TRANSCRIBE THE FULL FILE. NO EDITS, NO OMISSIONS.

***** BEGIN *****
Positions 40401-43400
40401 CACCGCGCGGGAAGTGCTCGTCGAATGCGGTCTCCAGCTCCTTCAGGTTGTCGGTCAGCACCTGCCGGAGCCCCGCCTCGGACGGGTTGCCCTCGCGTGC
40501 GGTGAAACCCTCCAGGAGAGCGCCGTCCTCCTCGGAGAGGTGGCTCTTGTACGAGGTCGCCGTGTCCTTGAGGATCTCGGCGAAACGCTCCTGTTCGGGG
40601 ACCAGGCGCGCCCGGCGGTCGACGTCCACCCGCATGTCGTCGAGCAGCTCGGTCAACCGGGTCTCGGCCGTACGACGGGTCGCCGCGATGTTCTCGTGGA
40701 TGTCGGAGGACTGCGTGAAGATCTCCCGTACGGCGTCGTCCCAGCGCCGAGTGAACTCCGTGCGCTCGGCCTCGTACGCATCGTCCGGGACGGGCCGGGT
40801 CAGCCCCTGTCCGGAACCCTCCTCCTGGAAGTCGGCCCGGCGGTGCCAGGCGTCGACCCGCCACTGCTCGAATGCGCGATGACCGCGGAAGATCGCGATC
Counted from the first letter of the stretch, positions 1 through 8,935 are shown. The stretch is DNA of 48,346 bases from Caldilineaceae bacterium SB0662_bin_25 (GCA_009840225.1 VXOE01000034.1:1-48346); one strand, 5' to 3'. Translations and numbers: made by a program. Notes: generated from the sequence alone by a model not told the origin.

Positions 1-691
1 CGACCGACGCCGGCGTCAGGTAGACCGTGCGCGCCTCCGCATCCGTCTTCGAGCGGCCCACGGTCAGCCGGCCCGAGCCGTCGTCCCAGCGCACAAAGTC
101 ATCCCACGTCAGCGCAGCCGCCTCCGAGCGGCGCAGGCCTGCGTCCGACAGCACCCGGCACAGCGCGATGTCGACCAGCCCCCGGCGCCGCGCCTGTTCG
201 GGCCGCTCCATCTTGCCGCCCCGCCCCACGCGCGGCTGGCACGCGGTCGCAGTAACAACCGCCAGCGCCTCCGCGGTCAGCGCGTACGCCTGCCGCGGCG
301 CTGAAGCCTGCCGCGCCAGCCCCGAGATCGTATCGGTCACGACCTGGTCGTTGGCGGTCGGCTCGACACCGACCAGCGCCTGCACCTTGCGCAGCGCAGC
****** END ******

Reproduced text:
Positions 40401-43400
40401 CACCGCGCGGGAAGTGCTCGTCGAATGCGGTCTCCAGCTCCTTCAGGTTGTCGGTCAGCACCTGCCGGAGCCCCGCCTCGGACGGGTTGCCCTCGCGTGC
40501 GGTGAAACCCTCCAGGAGAGCGCCGTCCTCCTCGGAGAGGTGGCTCTTGTACGAGGTCGCCGTGTCCTTGAGGATCTCGGCGAAACGCTCCTGTTCGGGG
40601 ACCAGGCGCGCCCGGCGGTCGACGTCCACCCGCATGTCGTCGAGCAGCTCGGTCAACCGGGTCTCGGCCGTACGACGGGTCGCCGCGATGTTCTCGTGGA
40701 TGTCGGAGGACTGCGTGAAGATCTCCCGTACGGCGTCGTCCCAGCGCCGAGTGAACTCCGTGCGCTCGGCCTCGTACGCATCGTCCGGGACGGGCCGGGT
40801 CAGCCCCTGTCCGGAACCCTCCTCCTGGAAGTCGGCCCGGCGGTGCCAGGCGTCGACCCGCCACTGCTCGAATGCGCGATGACCGCGGAAGATCGCGATC
Counted from the first letter of the stretch, positions 1 through 8,935 are shown. The stretch is DNA of 48,346 bases from Caldilineaceae bacterium SB0662_bin_25 (GCA_009840225.1 VXOE01000034.1:1-48346); one strand, 5' to 3'. Translations and numbers: made by a program. Notes: generated from the sequence alone by a model not told the origin.

Positions 1-691
1 CGACCGACGCCGGCGTCAGGTAGACCGTGCGCGCCTCCGCATCCGTCTTCGAGCGGCCCACGGTCAGCCGGCCCGAGCCGTCGTCCCAGCGCACAAAGTC
101 ATCCCACGTCAGCGCAGCCGCCTCCGAGCGGCGCAGGCCTGCGTCCGACAGCACCCGGCACAGCGCGATGTCGACCAGCCCCCGGCGCCGCGCCTGTTCG
201 GGCCGCTCCATCTTGCCGCCCCGCCCCACGCGCGGCTGGCACGCGGTCGCAGTAACAACCGCCAGCGCCTCCGCGGTCAGCGCGTACGCCTGCCGCGGCG
301 CTGAAGCCTGCCGCGCCAGCCCCGAGATCGTATCGGTCACGACCTGGTCGTTGGCGGTCGGCTCGACACCGACCAGCGCCTGCACCTTGCGCAGCGCAGC